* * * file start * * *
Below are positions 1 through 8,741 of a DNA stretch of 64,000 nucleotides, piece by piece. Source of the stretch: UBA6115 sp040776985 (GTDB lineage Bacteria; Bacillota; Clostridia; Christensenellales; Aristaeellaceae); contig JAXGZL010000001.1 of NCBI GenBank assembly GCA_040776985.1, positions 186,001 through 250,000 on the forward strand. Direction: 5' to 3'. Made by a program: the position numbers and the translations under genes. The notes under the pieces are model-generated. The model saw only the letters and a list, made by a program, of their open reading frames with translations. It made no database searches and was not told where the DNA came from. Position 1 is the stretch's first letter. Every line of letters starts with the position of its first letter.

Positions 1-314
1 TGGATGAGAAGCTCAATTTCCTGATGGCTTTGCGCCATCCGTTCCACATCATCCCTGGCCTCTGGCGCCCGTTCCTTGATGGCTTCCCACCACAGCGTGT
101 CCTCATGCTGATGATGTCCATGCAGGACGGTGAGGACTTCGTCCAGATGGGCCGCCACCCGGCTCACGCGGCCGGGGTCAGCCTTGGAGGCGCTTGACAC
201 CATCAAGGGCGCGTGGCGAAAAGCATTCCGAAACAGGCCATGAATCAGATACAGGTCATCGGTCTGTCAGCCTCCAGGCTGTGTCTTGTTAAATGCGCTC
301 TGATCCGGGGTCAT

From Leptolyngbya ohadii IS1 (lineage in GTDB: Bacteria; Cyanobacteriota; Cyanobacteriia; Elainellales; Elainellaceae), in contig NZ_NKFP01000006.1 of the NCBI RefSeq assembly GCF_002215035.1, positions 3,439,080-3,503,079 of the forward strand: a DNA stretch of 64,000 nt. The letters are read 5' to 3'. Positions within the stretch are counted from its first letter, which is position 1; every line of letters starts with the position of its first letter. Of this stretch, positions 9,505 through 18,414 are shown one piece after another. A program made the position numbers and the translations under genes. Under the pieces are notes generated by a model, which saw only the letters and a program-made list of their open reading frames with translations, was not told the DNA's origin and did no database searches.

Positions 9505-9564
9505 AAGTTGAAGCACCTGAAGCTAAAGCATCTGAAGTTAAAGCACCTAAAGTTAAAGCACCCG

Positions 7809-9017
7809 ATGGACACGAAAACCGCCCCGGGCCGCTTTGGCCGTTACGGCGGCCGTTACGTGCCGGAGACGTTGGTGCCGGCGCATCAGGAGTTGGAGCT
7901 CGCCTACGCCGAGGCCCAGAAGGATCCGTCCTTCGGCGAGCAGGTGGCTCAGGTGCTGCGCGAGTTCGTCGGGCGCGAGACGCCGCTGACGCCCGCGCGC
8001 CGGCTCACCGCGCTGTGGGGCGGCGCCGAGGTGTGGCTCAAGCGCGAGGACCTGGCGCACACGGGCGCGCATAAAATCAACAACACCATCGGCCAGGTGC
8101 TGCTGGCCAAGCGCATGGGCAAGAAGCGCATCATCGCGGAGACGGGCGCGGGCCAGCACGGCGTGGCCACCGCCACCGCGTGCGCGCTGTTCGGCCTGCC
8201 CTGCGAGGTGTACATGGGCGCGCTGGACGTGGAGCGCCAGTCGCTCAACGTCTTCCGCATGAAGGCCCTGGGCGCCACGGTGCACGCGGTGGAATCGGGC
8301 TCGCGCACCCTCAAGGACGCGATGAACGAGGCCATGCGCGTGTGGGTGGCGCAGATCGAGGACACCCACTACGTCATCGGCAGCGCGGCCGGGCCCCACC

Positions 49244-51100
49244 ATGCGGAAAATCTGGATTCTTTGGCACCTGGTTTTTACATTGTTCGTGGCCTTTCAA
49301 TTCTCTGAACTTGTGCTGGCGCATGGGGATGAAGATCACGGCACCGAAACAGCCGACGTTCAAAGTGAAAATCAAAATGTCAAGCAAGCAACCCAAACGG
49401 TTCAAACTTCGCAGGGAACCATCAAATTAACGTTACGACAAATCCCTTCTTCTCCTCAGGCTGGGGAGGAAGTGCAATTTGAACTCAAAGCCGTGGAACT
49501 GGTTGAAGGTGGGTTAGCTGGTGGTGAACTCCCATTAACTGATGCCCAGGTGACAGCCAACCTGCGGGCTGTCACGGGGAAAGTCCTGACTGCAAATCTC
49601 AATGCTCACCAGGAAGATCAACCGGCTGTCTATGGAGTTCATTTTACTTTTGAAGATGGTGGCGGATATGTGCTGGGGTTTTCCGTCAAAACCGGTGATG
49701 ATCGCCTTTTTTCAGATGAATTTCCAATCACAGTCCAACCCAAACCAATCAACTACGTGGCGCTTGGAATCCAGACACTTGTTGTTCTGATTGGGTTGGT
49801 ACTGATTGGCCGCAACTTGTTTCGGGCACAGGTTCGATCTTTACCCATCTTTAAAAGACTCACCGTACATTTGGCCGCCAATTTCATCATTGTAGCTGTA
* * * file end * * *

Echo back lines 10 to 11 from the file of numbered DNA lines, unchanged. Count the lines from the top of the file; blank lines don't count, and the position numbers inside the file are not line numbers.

Positions 7809-9017
7809 ATGGACACGAAAACCGCCCCGGGCCGCTTTGGCCGTTACGGCGGCCGTTACGTGCCGGAGACGTTGGTGCCGGCGCATCAGGAGTTGGAGCT